My dh says that he feels like he gets all of this at the house when I serve dinner, and it is better than going out. The funny thing is, he actually does mean it. I do love that man!
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Old 02-28-2011, 11:58 PM   #68
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Originally Posted by cmarchibald View Post
I'm torn on this issue. I completely understand why, as a diner, one would not want to be rushed or feel restricted to any kind of time limit. However, as a former server, I recall all too well the nightmare of customers who would occupy a table in my section for 4 hours or more, costing me tips, only to stiff me in the long run with a stingy tip. As a server I had no problem with people wanting to take their time, I just wished they understood that I paid my rent one tip at a time, and that by taking a table in my section for a long time I couldn't "turn the table" in order to get more tip by sales volume.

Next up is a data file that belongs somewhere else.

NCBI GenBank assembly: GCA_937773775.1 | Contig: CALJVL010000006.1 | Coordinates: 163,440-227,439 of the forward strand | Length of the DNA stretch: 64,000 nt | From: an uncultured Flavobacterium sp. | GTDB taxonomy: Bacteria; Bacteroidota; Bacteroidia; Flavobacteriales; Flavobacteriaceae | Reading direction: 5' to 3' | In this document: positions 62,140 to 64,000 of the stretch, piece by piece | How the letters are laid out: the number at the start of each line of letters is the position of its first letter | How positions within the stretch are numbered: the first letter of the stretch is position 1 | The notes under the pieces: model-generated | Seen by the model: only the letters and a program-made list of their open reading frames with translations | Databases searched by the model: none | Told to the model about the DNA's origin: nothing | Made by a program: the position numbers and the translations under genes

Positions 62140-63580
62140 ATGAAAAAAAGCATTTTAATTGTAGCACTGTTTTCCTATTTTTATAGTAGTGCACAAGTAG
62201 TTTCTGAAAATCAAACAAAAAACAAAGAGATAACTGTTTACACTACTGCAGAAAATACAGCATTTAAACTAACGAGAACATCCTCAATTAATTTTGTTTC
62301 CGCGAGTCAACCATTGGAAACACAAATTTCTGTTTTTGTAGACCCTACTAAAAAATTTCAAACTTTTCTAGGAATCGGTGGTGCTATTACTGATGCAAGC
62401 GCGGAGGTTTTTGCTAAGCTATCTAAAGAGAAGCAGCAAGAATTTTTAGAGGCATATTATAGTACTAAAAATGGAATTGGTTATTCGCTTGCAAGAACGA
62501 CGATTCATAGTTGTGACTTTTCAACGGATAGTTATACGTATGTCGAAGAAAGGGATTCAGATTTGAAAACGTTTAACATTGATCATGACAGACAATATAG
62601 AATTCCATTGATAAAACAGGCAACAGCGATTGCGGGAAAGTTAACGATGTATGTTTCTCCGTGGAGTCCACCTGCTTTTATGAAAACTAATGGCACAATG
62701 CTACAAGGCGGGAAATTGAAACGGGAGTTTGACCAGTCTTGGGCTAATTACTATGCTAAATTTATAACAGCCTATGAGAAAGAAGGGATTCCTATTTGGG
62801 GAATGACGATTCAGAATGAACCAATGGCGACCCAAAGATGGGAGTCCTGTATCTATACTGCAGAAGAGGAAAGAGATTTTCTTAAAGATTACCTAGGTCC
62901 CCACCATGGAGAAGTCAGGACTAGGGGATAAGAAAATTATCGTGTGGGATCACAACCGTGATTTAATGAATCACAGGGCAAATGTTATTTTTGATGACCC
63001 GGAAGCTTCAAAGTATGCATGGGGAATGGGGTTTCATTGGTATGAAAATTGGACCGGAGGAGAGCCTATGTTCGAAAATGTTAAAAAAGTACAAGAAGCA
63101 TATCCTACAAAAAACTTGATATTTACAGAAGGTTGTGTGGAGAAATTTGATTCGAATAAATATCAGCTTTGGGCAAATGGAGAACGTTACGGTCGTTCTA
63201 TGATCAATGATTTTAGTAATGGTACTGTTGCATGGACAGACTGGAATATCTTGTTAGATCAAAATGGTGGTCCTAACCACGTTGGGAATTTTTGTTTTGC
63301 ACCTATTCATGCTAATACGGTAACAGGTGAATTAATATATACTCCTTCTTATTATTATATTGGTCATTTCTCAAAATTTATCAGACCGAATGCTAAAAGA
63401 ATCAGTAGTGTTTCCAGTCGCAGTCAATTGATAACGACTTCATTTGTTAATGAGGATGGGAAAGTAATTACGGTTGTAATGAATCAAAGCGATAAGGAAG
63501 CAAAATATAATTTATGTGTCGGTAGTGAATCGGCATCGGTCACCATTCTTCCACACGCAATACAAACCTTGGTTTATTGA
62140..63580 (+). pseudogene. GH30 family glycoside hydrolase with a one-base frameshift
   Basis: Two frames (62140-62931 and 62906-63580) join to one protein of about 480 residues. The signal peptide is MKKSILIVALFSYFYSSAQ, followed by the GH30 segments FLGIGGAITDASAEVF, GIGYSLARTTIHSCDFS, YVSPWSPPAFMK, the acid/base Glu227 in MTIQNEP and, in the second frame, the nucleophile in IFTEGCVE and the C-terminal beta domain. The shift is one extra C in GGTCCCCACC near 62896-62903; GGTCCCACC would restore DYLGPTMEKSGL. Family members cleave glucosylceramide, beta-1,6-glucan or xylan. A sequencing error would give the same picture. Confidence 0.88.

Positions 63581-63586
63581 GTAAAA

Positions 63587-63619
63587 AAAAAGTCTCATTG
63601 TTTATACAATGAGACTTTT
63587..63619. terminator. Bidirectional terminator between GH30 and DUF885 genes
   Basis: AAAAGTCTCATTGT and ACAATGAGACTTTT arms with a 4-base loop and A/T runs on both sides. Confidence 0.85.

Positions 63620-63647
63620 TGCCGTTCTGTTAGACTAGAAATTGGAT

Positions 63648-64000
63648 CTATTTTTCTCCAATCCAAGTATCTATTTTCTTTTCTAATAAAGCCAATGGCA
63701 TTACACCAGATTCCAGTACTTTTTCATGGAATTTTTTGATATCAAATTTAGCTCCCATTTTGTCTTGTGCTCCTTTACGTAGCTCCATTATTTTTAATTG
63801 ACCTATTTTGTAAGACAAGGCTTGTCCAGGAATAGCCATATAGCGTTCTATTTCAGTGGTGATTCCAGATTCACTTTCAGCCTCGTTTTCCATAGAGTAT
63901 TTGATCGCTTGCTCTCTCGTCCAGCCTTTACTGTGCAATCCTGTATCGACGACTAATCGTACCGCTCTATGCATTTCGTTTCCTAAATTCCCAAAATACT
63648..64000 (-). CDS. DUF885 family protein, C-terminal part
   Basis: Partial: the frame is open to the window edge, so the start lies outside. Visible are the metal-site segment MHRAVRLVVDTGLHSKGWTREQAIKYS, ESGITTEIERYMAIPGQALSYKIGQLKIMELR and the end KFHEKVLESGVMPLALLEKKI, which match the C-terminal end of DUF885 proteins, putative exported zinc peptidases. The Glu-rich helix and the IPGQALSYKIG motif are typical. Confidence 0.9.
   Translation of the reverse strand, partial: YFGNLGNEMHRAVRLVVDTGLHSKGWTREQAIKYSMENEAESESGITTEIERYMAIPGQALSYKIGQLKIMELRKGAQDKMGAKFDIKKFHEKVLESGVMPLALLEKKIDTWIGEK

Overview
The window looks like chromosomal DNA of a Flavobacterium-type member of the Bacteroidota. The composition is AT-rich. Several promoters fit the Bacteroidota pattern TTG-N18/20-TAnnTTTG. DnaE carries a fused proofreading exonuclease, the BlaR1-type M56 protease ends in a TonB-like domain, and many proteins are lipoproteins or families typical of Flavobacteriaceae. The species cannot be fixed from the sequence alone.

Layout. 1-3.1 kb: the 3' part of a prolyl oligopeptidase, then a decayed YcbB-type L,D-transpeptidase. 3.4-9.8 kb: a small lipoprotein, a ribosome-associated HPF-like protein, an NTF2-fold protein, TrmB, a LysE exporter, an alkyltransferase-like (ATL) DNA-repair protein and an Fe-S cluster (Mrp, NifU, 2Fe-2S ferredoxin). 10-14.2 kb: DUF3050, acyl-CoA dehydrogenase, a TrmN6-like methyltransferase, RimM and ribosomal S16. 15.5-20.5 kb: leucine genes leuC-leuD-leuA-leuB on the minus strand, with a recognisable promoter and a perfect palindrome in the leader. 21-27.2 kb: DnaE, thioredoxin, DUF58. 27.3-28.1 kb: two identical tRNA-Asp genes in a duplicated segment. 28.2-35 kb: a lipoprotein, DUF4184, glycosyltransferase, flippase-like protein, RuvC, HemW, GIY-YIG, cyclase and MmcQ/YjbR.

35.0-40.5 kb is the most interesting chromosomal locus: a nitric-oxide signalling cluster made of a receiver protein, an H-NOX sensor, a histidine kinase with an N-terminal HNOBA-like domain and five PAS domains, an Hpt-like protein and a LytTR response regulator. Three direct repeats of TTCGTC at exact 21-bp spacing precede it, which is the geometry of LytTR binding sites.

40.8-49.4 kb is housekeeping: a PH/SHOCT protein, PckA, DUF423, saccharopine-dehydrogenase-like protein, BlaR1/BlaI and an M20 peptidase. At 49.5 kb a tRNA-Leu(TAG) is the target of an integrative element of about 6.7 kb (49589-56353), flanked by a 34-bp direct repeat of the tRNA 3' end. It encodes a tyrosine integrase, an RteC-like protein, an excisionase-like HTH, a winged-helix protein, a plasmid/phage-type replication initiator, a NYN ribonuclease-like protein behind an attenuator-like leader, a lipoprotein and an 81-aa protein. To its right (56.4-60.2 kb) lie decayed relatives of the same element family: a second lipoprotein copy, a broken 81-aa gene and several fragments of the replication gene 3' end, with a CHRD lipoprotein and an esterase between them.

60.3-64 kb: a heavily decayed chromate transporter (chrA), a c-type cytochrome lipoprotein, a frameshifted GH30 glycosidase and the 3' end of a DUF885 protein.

I once had a table with 4 adults. When they sat down they told me they were old friends who hadn't seen each other in a long time and wanted to visit, and warned me that they would be there for awhile. I smiled and told them they were welcome to stay as long as they like, and that I would stay out of the way and allow them to visit but always be nearby if they needed anything. I kept their drinks flowing, I kept their dishes cleared, I gave them plenty of space.....they stayed in my section for 6 hours. Their bill was over $150 and their tip was $5. On the way out they thanked me profusely for taking such good care of them, even stopped my manager to tell him how much they'd enjoyed their meal and my service. That's great, thanks, but it doesn't help me pay the rent. And the reality is that those people cost me about $100 in tips that night....between what they should've tipped for their meal and the amount of time they cost me in turning tables.